A case for building the Toronto Raptors like the Oakland A’s

(Photo by Anatoliy Cherkasov/NurPhoto via Getty Images)
(Photo by Anatoliy Cherkasov/NurPhoto via Getty Images) /
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Toronto Raptors
Toronto Raptors – Masai Ujiri (Photo by Ron Turenne/NBAE via Getty Images) /

Billy Beane and Masai Ujiri have oddly similar trajectories when it comes to their front office schemes

Billy Beane is referenced in Moneyball as a dog when it came to trading players. On his whiteboard, the book proclaims, he had hundreds of players listed that were on other teams that he wanted.

In a similar vein, Ujiri has proven his worth in this aspect as well. As the General Manager for the Denver Nuggets, Ujiri robbed the New York Knicks for a boatload of assets and players when he traded Carmelo Anthony to them. This trade evidently scared Knicks owner James Dolan in the future, as he vetoed a trade that would have sent Kyle Lowry to the Knicks.

In Toronto, we witnessed Ujiri stay bullish on the trading block. And, when the right deal struck, he sent away Toronto’s favorite son, DeMar DeRozan, and received an enigmatic, but proven Kawhi Leonard.

With DeRozan, Ujiri saw the ceiling of the Raptors right before his eyes–either a second-round out or an Eastern Conference Finals out; the Finals seemed unachievable as constructed. It was an objective trade rather than a subjective one.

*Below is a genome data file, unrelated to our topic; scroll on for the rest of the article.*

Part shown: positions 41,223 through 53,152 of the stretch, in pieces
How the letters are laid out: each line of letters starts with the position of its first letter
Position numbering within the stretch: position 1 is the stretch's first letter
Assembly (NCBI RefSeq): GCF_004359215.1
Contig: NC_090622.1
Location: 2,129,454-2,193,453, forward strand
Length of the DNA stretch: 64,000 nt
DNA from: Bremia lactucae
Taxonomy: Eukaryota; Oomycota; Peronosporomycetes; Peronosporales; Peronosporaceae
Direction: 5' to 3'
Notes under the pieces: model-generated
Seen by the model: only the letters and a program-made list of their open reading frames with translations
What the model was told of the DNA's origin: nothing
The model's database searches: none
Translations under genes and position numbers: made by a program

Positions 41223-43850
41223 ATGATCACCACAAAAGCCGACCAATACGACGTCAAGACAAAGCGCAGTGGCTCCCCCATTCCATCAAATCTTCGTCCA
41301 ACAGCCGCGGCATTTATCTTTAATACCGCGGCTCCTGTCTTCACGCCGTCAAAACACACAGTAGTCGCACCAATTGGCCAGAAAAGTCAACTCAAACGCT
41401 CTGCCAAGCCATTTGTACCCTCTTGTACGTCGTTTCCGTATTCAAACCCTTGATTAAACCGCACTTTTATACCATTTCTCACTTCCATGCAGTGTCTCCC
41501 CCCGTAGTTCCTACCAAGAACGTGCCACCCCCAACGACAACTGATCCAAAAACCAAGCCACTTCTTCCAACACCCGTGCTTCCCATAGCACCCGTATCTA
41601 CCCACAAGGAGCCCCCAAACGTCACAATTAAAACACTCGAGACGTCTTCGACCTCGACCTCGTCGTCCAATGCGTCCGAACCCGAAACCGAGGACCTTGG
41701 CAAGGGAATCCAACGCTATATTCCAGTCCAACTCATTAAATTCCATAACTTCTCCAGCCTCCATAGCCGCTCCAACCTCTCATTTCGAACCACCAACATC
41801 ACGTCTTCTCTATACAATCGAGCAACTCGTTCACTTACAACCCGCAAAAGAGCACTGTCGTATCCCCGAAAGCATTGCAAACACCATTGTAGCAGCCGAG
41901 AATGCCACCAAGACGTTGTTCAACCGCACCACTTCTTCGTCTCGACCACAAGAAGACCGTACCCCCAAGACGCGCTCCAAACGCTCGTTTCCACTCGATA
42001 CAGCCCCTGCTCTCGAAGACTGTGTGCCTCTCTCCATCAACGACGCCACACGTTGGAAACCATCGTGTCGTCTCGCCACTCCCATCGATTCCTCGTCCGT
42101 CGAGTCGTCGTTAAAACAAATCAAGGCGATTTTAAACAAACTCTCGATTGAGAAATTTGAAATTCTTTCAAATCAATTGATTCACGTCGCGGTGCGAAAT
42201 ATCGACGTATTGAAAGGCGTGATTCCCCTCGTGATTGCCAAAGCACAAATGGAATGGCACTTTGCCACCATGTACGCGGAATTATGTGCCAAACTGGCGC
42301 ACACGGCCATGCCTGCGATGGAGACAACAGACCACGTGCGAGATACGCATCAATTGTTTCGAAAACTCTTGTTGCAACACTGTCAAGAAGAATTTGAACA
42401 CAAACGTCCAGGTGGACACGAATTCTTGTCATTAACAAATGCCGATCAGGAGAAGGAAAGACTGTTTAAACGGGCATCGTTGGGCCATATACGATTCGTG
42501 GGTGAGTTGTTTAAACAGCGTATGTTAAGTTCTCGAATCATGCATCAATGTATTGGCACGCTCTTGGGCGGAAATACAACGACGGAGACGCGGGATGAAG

Objectivity is always on Billy Beane’s mind. He knew the pitfalls of subjective scouting as he failed as an MLB player himself despite the overwhelmingly positive scouting. Billy sought a way to end subjectivity in baseball evaluation by utilizing statistics that were overlooked by others.

In turn, Billy kept the Oakland A’s afloat throughout those mid-2000 seasons. Now, Ujiri has the same task at hand. And, it seems that Ujiri is always looking to reevaluate the team, its prospects, and its chances for success.

This season, in fact, could be the most fun Ujiri has had in years since there are low expectations for the organization. Weirdly, Ujiri has the ability to develop players and, perhaps, discover new overlooked assets. In a way, Ujiri finally gets an opportunity to do what he’s always wanted to do: rebuild.

Only this time, maybe he’ll rebuild in a way that only a few teams have accomplished by remaining competitive throughout the regular season. Ultimately, that’s the last trick up Ujiri’s sleeve as he completed the organizational goal of delivering a championship.

Perhaps now, he’ll deliver a personal goal to himself by showing the NBA that the Raptors can be competitive and rebuild on the fly.